We live in the age of hyperbole…
- Videos aren’t amusing, they make you, “ROTFL.”
- Things aren’t “cool,” they are, “THE BEST THING IN THE HISTORY OF EVER!”
- News isn’t sad, it’s “earth-shattering.”
- New products aren’t “helpful,” they are “jaw-dropping innovations that will change how you think about technology FOREVER.”
Hyperbole is when you turn that volume up to 11.
For those of you who zoned out in English class that day, hyperbole is…
It is a side affect of our digital discourse becoming increasingly polarized in tone.
Today, people either post or comment on content with a “meh” kind of tone, (like a “like” on Facebook or cursory response such as, “great news!”) Or they post or share content with an exaggerated kind of tone, (because if they’re going to take the time to actually sit and type out something, then they’re going to type something meaningful and bold!)
There doesn’t seem to be much middle ground between the two.
The boy who cried, “OMG, you guys! This wolf is KILLER!”
The problem is, most things we do or encounter on a day-to-day basis live in that middle ground…
- Most things don’t actually make us LOL. They just make us smile.
- Most things don’t “rock us to our core.” They just make us stop and think, “hmm…that’s interesting,” and move on.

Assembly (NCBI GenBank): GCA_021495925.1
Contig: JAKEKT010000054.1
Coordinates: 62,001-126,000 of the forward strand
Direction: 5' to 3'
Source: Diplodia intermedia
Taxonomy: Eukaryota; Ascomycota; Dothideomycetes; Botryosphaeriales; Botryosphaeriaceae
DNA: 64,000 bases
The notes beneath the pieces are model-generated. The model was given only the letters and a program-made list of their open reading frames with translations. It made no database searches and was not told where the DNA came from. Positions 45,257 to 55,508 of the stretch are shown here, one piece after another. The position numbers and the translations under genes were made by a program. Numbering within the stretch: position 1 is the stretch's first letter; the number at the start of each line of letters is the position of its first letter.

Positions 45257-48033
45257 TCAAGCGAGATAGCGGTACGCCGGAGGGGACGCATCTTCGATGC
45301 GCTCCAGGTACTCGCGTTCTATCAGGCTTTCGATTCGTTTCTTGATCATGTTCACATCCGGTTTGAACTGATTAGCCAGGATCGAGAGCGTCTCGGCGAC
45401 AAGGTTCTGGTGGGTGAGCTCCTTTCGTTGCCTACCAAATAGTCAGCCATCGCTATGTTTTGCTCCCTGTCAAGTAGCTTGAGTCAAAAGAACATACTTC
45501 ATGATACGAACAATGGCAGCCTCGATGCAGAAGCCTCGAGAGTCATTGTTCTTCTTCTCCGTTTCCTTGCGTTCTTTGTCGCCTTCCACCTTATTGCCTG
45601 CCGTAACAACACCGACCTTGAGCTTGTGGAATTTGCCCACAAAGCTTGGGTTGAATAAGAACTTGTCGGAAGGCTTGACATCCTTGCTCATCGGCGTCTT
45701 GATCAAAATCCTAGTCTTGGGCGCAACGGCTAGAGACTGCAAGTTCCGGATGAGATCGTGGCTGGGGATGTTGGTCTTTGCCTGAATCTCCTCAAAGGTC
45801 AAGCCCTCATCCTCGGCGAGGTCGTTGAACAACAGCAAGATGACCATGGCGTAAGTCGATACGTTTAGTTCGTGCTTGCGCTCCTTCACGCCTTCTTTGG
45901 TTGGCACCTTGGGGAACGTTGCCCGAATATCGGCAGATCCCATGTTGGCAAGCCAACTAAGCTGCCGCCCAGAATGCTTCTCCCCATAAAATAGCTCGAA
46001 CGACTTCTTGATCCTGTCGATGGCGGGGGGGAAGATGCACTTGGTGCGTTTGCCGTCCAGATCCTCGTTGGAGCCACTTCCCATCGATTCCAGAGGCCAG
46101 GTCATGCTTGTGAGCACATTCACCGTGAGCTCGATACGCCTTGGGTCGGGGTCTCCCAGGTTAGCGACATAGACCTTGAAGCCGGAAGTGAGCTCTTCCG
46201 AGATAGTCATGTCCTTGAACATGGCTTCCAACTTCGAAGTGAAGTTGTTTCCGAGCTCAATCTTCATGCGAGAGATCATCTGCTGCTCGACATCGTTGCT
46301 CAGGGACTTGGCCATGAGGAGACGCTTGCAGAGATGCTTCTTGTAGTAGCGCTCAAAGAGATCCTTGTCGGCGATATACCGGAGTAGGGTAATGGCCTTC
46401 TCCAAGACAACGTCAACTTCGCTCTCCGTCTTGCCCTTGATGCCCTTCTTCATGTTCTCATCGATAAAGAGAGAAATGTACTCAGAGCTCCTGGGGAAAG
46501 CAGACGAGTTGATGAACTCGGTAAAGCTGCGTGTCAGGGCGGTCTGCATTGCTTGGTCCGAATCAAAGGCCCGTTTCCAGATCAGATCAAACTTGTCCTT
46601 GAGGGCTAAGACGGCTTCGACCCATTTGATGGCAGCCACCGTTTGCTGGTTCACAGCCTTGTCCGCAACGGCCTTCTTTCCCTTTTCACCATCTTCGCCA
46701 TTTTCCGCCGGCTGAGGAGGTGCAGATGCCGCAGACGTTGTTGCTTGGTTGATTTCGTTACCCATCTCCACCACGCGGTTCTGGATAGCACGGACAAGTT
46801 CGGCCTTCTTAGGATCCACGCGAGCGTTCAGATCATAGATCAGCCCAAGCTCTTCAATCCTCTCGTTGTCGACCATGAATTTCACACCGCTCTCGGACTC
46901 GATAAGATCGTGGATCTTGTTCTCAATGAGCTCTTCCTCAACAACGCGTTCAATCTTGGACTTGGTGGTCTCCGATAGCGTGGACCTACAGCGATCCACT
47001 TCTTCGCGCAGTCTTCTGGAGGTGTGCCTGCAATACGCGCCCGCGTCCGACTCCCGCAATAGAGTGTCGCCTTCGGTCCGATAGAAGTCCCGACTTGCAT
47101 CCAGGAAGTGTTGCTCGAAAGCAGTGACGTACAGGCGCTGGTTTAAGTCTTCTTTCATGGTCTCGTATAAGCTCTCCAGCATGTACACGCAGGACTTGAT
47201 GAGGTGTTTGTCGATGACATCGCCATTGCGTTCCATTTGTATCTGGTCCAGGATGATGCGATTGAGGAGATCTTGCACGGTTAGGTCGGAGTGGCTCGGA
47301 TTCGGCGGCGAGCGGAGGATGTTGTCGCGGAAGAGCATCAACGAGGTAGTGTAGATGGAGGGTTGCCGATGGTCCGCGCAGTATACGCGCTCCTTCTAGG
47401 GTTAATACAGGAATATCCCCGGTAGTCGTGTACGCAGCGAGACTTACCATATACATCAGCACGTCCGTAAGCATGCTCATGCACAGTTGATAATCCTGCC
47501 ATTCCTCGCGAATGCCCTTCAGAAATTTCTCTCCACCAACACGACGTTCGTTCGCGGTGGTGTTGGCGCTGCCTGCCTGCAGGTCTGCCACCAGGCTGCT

- Most things don’t shock us into activism and action. They just make us feel sad for a bit.
So, when we use hyperbole to describe those thoughts, feelings and actions, (instead of more appropriate — and less glamorous — adjectives) we become the modern version of the boy who cried wolf.
If we say everything is AMAZING, after awhile people start to question if we think anything isn’t amazing.
And when something comes along which really IS amazing, no one pays any attention when we want to talk about it because we’ve already over-played the attention card.
So, be careful how often you use words and phrases like…
- Best. [fill in the blank]. Ever.
Because that’s how we describe things which are exceptional, and “exceptional” doesn’t happen every day.
For a great take on this topic, listen to (it’s just an audio track) Louis CK’s beef with the overuse of the word, “hilarious.” Heads-up, this language is NSFW (not safe for work) so pop in those earbuds, first.